More lenders, including usually carefully managed credit unions, are reporting higher numbers of delinquent loans and foreclosures connected to subprime credit woes.
Last week, USA Federal Credit Union, with more than $700 million in assets and 22 branches, eliminated 30 positions because of a raft of problem loans, foreclosures and expectations of the same in this quarter.
Chief Executive Officer Mary Cunningham said although USA Federal hasn’t made any subprime loans, many borrowers are probably paying higher monthly mortgages on subprime loans they obtained from other lenders. Consequently, these borrowers are falling behind in paying off home equity loans and other loans from the credit union, she said.
“This (the subprime crisis) has very far-reaching effects,” Cunningham said. “Anybody who is in the business of lending money will be impacted by the subprime mortgage meltdown, and that’s just a fact.”
As of Sept. 30, USA Federal reported $3.4 million in delinquencies, or 0.56 percent of its total loans of $611.5 million. While the amount is comparatively small, Cunningham said more problems are surfacing.
“We anticipate more loan losses. We have reason to believe there are more foreclosures lurking, mostly mortgage equity lines, first mortgages and manufactured housing loans,” she said.
The credit union reported a net loss of $1 million through the nine months. It listed total foreclosed real estate and repossessed assets of $3.7 million, and total charge-offs, or problem loans classified as a loss, of $3.6 million.
USA Federal isn’t alone in reporting a spike of borrowers who are paying late, or stopped paying altogether, said several local community bankers.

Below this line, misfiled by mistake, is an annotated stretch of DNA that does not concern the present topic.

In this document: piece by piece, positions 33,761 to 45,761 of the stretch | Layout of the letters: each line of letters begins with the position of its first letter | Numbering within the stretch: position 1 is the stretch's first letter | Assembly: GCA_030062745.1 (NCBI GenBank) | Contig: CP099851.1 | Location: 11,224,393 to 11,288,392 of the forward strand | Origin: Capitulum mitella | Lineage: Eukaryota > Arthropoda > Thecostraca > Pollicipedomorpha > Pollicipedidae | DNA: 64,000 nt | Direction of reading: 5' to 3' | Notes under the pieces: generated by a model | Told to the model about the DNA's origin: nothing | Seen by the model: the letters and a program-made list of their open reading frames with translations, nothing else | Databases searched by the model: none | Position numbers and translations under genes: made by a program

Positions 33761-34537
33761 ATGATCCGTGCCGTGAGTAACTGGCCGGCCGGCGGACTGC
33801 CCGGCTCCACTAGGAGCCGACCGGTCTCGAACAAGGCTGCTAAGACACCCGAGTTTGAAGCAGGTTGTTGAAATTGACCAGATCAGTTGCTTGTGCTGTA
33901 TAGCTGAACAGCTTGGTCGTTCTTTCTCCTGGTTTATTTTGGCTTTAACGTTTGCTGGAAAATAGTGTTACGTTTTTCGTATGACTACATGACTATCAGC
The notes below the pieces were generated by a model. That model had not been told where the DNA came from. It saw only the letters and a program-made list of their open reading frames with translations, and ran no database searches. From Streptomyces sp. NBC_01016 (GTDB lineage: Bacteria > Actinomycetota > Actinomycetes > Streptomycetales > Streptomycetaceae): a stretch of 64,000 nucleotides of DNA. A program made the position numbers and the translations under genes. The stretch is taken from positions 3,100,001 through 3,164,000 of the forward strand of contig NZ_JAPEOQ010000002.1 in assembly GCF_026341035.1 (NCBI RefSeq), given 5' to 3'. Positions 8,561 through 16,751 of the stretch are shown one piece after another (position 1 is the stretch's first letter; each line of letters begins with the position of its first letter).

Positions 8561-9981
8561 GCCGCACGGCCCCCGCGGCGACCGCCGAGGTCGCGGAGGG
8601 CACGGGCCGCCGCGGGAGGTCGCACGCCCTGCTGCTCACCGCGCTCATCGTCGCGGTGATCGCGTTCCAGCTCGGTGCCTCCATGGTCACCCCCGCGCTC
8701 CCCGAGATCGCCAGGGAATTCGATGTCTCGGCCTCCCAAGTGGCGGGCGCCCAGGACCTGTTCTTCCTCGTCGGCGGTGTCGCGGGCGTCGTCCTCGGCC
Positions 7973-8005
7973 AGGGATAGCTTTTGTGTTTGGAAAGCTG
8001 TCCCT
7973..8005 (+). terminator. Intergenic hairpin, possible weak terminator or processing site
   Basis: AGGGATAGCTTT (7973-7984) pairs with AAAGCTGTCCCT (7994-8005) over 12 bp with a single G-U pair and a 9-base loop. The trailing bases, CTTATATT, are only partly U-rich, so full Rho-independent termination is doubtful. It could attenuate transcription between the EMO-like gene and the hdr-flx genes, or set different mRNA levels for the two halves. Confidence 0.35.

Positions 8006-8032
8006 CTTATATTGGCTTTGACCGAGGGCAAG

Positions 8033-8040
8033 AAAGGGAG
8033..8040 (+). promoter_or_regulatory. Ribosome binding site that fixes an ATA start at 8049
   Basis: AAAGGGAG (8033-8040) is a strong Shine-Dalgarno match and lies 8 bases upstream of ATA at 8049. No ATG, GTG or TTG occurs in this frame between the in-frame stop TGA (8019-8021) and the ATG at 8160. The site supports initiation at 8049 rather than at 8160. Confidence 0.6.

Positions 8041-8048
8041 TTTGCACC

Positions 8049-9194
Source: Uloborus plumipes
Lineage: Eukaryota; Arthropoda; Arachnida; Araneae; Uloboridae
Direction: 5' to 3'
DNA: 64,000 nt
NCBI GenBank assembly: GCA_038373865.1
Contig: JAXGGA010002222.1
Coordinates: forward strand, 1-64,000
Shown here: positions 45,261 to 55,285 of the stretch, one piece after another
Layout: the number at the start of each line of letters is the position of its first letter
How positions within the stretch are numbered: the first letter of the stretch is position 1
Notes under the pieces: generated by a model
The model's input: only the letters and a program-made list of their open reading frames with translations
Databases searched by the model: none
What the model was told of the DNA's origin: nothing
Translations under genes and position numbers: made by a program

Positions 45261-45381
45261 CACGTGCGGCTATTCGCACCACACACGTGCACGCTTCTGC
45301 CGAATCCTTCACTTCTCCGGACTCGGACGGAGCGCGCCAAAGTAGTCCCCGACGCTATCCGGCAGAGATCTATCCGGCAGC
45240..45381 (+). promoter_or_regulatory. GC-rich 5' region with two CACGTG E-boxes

“I think we’re going to see a continuance of increased foreclosures for the coming year,” said Hans Ganz, chief executive for Pacific Trust Bank, which reported nearly $13 million in nonaccrual loans, or those past due 90 days or more and not accruing interest.
That made up 1.65 percent of the bank’s total assets of $770 million, compared to zero problem loans reported in September 2006.
Ganz said his bank carries no subprime loans but is not immune to the credit crunch occurring throughout the nation as housing values continue declining and borrowers are unable to refinance their loans because of those declined real estate values.
A recent survey of its licensed lenders done by the state Department of Financial Institutions found that 18 percent of all banks and 45 percent of all credit unions hold loans called “nontraditional” that totaled $7.1 billion.
The DFI survey defined “nontraditional” loans as those that permitted payment of interest alone on mortgages and forego payment on principal; payment option adjustable rate mortgages, or loans that had low teaser rates but would reset to higher rates connected to an index; loans made with reduced documentation; and simultaneous second lien loans.
The survey found the largest segment of the nontraditional loans as those permitting interest-only payments. Such loans made up $3.3 billion or nearly half of the total $7 billion. Delinquencies of 90 days or more made up $641 million, or 9 percent of the total.
Joe Schroeder, chief executive of San Diego Metropolitan Credit Union, said his credit union is showing increases in delinquencies this year, mainly in its home equity portfolio. San Diego Metropolitan reported total delinquencies of $1.2 million, or 0.57 percent of its total portfolio, as of the end of September, compared to $879,000 in delinquencies, or 0.41 percent of total loans, as of September 2006.
“We’ve had one or two foreclosures, and I wouldn’t be surprised if we have another one or two before the year is out,” Schroeder said.
The credit union listed $1.1 million in charged off loans, or loans deemed lost and written off. Of that amount, the credit union recovered about $443,000.
While practically all lenders are seeing more delinquencies and problems in their loan portfolios, most assert the problems are manageable. They also say they cannot see when things should turn around.
“I don’t know where the bottom is, but it is not as bad as some are predicting,” Ganz said.